Home Buyers are equivalent toFinancial Creditors Supreme Court Reigns

The Supreme Court in Pioneer Urban Land and Infrastructure Limited vs. Union of India (Pioneer Judgment)[1], has upheld the constitutionality of the Insolvency and Bankruptcy Code (Second Amendment) Act, 2018 (Amendment Act)[2]. Through the Amendment Act[3], the ‘real estate allottees’ (home buyers), as defined under Section 2(d) of the Real Estate (Regulation and Development) Act, 2016 (RERA), were brought within the ambit of ‘financial creditor’ under the Insolvency and Bankruptcy Code, 2016 (IBC).

A three judges’ bench headed by Hon’ble Mr. Justice Rohinton Nariman disposed off a batch of over 150 petitions filed by the real estate developers challenging the constitutional validity of the Amendment Act. The Supreme Court also held that the RERA has to be read harmoniously with the IBC and, in the event of a conflict, the IBC will prevail over the RERA.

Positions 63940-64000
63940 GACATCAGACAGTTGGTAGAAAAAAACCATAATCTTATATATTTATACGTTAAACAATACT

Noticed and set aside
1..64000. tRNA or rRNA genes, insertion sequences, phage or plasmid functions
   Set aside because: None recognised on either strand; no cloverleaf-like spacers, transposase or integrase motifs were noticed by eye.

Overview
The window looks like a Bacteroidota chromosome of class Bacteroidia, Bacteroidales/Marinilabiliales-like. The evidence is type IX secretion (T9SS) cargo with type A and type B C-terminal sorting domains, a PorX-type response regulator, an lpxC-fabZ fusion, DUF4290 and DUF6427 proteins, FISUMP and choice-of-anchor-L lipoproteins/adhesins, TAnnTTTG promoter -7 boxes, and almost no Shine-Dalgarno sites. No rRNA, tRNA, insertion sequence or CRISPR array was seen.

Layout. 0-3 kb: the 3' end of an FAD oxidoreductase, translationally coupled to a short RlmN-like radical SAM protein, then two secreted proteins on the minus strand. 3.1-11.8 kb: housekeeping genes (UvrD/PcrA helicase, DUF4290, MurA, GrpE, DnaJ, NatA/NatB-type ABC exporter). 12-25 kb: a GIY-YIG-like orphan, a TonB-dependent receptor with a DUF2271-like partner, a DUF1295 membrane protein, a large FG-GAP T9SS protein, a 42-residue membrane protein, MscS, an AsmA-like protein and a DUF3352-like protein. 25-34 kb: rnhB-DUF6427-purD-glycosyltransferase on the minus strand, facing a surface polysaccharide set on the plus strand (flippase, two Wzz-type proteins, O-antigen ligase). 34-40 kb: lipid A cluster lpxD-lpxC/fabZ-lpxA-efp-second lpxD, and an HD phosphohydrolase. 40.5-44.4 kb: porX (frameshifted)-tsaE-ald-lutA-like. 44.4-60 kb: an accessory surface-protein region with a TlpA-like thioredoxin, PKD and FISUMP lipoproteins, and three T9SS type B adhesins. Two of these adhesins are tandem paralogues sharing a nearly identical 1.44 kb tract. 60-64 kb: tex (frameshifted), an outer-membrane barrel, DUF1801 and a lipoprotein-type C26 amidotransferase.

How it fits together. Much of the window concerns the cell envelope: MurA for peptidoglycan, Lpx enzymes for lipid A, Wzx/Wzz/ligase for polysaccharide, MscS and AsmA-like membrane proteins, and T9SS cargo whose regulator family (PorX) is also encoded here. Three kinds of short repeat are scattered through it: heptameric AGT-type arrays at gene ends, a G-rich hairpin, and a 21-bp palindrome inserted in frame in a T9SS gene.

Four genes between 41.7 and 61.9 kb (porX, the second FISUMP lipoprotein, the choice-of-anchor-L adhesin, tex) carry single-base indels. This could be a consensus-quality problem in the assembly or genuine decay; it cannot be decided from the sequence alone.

Continue Reading Home Buyers = Financial Creditors: Supreme Court Reigns

Extradition Law - Fundamentals and Processes

Part I of the article elaborates on legal basis and purpose extradition, the procedure and the statutory provisions of Indian Extradition Act, 1962 as well as the key aspects of the extradition treaty between India and the UK. Here we will discuss the extradition treaties between India and the US, India and UAE. This post further elaborates on the practice of non-extradition of own nationals and various issues that may be faced by States whilst processing a request for extradition.

Extradition Treaty Between India & the United States (US)

The offence is extraditable if punishable under the laws in both contracting parties by imprisonments for more than one year or by a more severe penalty. This applies: Continue Reading Extradition Law: Fundamentals and Processes – Part II

Indian Extradition Law - Fundamentals and Processes - Part 1